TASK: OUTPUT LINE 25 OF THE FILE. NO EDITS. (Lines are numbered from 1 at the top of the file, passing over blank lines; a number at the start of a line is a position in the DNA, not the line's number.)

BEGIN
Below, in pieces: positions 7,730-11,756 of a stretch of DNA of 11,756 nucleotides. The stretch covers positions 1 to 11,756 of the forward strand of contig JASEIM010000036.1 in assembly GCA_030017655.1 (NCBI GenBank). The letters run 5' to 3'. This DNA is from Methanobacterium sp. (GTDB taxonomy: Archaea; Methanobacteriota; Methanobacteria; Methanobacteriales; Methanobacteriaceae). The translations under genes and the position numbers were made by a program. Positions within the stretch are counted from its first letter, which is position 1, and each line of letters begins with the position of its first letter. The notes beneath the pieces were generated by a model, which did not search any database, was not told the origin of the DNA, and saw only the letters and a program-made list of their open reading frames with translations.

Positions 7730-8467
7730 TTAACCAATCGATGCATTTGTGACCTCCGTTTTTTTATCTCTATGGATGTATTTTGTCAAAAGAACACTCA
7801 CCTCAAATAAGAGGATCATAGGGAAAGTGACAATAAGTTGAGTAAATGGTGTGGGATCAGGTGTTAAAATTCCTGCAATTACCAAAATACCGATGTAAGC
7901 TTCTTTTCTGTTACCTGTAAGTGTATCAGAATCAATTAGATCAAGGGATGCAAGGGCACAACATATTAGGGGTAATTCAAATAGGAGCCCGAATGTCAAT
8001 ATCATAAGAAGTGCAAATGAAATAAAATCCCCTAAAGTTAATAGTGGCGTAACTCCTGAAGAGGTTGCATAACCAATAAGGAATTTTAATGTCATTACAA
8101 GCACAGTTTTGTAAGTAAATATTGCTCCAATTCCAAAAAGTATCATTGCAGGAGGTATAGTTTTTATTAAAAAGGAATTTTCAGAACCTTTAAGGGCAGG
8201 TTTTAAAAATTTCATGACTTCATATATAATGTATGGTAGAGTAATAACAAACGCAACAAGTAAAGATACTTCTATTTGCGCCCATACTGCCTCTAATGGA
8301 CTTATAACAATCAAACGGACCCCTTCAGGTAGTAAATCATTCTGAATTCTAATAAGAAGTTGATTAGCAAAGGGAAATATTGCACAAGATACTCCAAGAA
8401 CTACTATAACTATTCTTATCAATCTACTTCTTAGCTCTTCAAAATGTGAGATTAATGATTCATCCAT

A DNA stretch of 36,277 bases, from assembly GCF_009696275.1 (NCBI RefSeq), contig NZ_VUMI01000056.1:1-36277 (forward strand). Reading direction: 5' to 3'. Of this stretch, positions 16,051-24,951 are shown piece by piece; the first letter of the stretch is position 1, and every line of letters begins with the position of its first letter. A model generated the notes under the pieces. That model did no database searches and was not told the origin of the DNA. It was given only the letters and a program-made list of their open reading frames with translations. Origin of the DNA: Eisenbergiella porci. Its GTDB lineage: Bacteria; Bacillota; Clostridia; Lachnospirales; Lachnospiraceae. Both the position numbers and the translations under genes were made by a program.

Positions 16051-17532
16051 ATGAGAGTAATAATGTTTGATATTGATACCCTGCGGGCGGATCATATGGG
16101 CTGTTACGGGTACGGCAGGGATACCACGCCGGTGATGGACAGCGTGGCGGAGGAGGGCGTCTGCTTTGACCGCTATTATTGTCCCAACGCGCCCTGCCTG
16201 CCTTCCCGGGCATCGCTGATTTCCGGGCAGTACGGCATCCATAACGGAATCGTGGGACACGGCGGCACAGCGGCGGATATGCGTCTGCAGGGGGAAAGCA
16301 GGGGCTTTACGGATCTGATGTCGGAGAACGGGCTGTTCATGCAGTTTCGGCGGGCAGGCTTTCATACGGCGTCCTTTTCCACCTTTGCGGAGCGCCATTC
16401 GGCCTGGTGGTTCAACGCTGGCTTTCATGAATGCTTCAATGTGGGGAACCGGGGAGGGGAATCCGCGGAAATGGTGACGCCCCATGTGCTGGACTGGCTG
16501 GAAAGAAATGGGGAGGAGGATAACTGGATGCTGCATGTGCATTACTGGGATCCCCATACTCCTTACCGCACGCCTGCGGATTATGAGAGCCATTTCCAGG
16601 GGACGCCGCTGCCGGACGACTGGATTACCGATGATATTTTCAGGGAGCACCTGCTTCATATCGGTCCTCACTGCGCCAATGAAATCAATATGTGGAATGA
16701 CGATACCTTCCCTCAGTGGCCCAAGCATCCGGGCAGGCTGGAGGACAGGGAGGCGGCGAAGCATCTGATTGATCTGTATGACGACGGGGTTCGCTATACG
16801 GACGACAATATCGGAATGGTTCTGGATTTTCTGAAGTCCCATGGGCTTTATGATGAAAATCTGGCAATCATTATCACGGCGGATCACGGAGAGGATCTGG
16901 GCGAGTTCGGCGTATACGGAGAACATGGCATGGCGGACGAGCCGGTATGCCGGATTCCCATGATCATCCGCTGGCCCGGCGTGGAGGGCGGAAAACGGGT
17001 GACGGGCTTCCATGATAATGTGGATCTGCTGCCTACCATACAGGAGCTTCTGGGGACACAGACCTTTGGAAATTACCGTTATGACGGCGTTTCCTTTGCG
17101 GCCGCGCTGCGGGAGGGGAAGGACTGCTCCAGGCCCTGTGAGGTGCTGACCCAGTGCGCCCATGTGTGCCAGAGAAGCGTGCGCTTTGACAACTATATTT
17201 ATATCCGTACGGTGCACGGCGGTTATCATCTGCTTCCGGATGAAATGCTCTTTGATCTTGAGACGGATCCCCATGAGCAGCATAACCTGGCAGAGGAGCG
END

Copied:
17201 ATATCCGTACGGTGCACGGCGGTTATCATCTGCTTCCGGATGAAATGCTCTTTGATCTTGAGACGGATCCCCATGAGCAGCATAACCTGGCAGAGGAGCG